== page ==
Archives

Monday, February 5, 2018

Marana mayor: Ina Road project is key to growing town's future

DeerMayorSm

By Tom Herrmann / ADOT Communications

Ed Honea knows Marana’s past as well as anyone. His dad was on the first Town Council in 1977, and he has spent 30 years serving his hometown as a councilmember or as mayor, a position he’s held since 2005 (the picture above shows Honea at a recent town function).

He graduated from Marana High School in 1965, just as Interstate 10 was being built through his community. It’s the only hometown he’s ever known, and the only place he intends to live.

When I caught up with him recently, he smiled as he watched Arizona Department of Transportation crews building new bridges and travel lanes at Ina Road in his community. 

“Ina Road is opening our city to a bright future,” he said recently. “Work that is being done today is opening up the southern section of Marana to growth unlike anything the southern part of Marana has seen before.”

The project is making several important changes that will open the door to growth along Ina Road, Honea said. Ina will be widened to two lanes in each direction from the freeway to Silverbell Road, with new two-lane bridges to carry traffic over the Santa Cruz River.

“We’ve already had one company buy land on Ina and get the zoning they need to build once the work is finished,” he said.

Even with another year to go on the project, other companies are looking to get into the area to take advantage of the growth Honea knows is coming.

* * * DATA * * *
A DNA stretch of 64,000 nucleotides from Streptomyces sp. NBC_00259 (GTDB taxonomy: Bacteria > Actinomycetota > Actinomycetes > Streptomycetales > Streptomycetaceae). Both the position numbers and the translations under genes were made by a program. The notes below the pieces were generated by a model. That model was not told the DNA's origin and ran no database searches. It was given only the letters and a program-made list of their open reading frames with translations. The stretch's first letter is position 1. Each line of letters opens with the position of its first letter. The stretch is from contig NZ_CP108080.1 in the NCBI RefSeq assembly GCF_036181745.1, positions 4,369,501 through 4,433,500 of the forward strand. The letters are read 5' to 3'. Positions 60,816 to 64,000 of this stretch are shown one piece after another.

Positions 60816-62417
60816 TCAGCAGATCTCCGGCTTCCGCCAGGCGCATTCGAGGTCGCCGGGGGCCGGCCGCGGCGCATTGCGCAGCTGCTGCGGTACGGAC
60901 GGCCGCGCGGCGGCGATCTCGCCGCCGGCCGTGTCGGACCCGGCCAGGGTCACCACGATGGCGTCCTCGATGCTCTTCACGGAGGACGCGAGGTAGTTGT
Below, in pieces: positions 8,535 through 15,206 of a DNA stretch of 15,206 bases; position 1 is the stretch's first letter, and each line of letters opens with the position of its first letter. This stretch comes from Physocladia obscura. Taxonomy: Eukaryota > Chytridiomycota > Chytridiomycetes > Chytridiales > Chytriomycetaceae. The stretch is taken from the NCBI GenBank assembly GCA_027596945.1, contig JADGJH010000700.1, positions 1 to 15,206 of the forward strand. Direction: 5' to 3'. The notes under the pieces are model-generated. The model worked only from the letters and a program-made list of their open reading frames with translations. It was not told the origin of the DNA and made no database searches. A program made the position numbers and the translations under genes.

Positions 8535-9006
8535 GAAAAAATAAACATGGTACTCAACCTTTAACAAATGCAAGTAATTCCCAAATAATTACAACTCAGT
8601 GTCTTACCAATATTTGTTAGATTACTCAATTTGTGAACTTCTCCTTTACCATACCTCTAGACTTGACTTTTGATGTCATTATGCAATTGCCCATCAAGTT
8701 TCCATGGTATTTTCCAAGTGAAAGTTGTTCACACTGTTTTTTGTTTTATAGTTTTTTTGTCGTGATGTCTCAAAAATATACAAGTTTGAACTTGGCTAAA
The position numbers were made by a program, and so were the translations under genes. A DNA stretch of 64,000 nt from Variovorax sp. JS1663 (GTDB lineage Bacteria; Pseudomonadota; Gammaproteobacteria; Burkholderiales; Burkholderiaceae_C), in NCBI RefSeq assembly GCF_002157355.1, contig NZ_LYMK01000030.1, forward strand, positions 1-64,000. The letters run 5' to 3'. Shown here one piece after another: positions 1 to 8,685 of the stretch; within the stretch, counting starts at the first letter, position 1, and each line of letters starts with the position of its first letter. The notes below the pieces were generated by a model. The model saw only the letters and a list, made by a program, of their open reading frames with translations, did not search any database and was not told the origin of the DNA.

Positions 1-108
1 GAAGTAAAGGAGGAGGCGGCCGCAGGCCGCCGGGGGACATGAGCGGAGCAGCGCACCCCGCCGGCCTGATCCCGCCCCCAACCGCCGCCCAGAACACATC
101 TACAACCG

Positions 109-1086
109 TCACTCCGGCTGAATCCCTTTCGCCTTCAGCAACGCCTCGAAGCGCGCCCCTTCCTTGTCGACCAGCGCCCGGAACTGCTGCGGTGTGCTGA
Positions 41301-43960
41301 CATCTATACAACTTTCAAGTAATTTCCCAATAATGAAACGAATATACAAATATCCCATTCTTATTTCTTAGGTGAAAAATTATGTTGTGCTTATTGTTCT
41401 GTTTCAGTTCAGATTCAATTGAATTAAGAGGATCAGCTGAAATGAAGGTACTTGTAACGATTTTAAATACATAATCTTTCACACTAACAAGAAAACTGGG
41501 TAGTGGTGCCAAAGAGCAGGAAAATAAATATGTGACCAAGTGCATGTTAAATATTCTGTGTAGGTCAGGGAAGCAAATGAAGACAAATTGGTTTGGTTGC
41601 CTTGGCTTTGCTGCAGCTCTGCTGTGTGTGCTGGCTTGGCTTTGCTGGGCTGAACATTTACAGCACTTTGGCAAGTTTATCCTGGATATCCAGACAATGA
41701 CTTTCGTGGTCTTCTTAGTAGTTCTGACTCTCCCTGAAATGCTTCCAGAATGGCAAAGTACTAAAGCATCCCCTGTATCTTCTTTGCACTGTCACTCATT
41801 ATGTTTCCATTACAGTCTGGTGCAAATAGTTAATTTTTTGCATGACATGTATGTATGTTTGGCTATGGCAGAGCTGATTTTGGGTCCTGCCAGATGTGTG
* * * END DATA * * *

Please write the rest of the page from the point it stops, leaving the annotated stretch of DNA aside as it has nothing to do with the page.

“Ina Road will be a new entrance to the city,” he said. “I expect to see shopping and restaurants and residential developments that want to be in Marana because the new roads will be there to support it. And it will take away some of the congestion on Cortaro Road.”

People who once thought Marana was too far from Tucson to consider as a place to live will reconsider once they see how Ina Road and freeway improvements reduce the commute, he said.

“Marana will be the No. 2 city in Pima County, and Ina Road will be a big part of the reason for that,” he said, smiling and looking at the mountains outside his window.
Posted by Caroline Carpenter   |  Labels:  Ina, Ina-Interchange, Marana


Back

The Arizona Ombudsman – Citizens Aide helps you resolve ongoing issues with State Agencies.

Civil RightsTitle VI of the Civil Rights Act of 1964, and the Americans with Disabilities Act (ADA)

Pursuant to Title VI of the Civil Rights Act of 1964, and the Americans with Disabilities Act (ADA), ADOT does not discriminate on the basis of race, color, national origin, or disability. Persons that require a reasonable accommodation based on language or disability should contact ADOT’s Civil Rights Office at civilrightsoffice@azdot.gov. Requests should be made as early as possible to ensure the State has an opportunity to address the accommodation.

De acuerdo con el título VI de la Ley de Derechos Civiles de 1964 y la Ley de Estadounidenses con Discapacidades (ADA por sus siglas en inglés), el Departamento de Transporte de Arizona (ADOT por sus siglas en inglés) no discrimina por raza, color, nacionalidad, o discapacidad.  Personas que requieren asistencia (dentro de lo razonable) ya sea por el idioma o por discapacidad deben ponerse en contacto con la Oficina de Derechos Civiles en civilrightsoffice@azdot.gov. Las solicitudes deben hacerse lo más pronto posible para asegurar que el equipo encargado del proyecto tenga la oportunidad de hacer los arreglos necesarios.